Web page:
WAYS OF LOOKING. How to experience contemporary art
It’s true that we saw many books on the subject but no amount of reflection would be too much in this case and each brings actually another perspective, which might be refreshing. Ossian Ward, the author of ‘Ways of Looking’ published by Laurence King, is well aware of the fact that contemporary art, like contemporary life, is now a similarly fast-moving experience and remarks that we don’t stop to look at much anything nowadays. On one hand the book is supposed to be the antidote for diversification, on the other to show how to interact, start a dialogue and look afresh at the art works. I must say it’s a stimulating and exciting text. Partly thanks to a very nice style it’s written, party due to the way the author shares his experience. We’re confronted with many interesting works by learning about author’s encounters, which makes reading very attractive (and credible).
That’s not all. The author invents a special approach that the readers should be able to apply while analysing contemporary art (in this case works created from 2000 until today). Ossian Ward wants to provide a straightforward set of tools to deal with almost any form of art currently being produced, no matter how alienating or complex it might first appear. I do not however intend to tell you about it in details as it’s fun to discover it and train by reading the book. Additionally each chapter suggest a different way in to a work of art – through humour, scale, its message, performative qualities, among others. As the author promises at the very beginning, all chapters indeed provide enough thematic food for thought when confronted with a puzzling piece. In between chapters you will find ‘Spotlights’ focusing on analysing selected works of art. Does it work? Well, is speaks to me. I find the intention to avoid art-historical references (even if one can find some) or philosophical quotations very good, too. It’s a witty and intelligent reflection on how to be able to appreciate art without feeling intimidated. And given the complexity of the subject, I would say Ossian Ward explores all avenues to give us a thought-provoking text.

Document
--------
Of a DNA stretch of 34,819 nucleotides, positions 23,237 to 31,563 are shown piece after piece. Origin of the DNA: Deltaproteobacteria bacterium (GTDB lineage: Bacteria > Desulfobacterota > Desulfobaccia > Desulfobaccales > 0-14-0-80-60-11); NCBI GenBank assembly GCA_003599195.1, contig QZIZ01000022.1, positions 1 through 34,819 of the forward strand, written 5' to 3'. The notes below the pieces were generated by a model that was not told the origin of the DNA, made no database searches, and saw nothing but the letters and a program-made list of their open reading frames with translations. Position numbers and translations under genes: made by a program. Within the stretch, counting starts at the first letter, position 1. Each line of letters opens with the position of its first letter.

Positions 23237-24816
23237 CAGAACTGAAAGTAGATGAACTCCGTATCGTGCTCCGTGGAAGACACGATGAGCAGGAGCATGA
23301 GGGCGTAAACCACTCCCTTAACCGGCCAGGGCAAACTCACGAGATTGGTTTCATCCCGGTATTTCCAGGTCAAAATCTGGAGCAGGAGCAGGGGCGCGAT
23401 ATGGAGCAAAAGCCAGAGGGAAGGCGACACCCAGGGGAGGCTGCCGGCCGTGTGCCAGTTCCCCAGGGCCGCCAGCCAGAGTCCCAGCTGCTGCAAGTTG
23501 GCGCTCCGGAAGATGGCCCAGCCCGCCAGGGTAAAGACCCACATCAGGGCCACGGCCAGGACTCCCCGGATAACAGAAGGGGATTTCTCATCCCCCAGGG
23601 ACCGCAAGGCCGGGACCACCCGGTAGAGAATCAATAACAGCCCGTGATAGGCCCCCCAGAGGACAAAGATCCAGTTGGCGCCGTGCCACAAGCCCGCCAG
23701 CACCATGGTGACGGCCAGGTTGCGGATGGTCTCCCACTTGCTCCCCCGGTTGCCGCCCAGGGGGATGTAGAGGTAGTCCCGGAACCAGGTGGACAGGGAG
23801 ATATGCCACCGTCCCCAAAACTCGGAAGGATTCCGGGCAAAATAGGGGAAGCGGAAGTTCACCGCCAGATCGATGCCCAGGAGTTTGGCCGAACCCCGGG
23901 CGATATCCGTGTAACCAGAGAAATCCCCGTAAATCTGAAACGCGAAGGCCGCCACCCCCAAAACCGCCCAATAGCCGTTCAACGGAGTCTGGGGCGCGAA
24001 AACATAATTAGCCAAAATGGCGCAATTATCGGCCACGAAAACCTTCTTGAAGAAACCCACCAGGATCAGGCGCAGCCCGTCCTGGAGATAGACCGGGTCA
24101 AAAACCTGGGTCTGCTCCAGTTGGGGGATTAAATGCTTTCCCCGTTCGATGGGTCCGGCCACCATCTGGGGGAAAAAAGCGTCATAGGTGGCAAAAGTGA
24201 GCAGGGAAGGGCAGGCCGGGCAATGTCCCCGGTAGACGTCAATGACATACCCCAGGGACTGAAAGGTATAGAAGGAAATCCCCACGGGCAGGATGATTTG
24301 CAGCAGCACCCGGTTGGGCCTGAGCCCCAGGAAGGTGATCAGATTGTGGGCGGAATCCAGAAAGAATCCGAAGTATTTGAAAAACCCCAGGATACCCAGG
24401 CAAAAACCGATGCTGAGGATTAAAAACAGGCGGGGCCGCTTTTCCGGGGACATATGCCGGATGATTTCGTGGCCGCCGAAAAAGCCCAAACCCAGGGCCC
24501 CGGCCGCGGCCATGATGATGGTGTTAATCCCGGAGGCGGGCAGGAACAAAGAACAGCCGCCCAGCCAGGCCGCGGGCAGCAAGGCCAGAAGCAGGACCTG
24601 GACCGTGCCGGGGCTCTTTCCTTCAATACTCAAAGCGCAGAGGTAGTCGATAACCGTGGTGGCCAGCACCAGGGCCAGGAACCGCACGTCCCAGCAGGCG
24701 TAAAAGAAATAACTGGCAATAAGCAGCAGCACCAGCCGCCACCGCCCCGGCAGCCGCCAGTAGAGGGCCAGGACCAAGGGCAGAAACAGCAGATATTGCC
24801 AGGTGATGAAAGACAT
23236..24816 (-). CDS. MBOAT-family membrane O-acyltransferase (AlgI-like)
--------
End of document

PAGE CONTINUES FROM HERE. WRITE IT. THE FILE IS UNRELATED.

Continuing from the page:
Ossian Ward is Head of Content at the Lisson Gallery. He was previously chief art critic at Time Out London.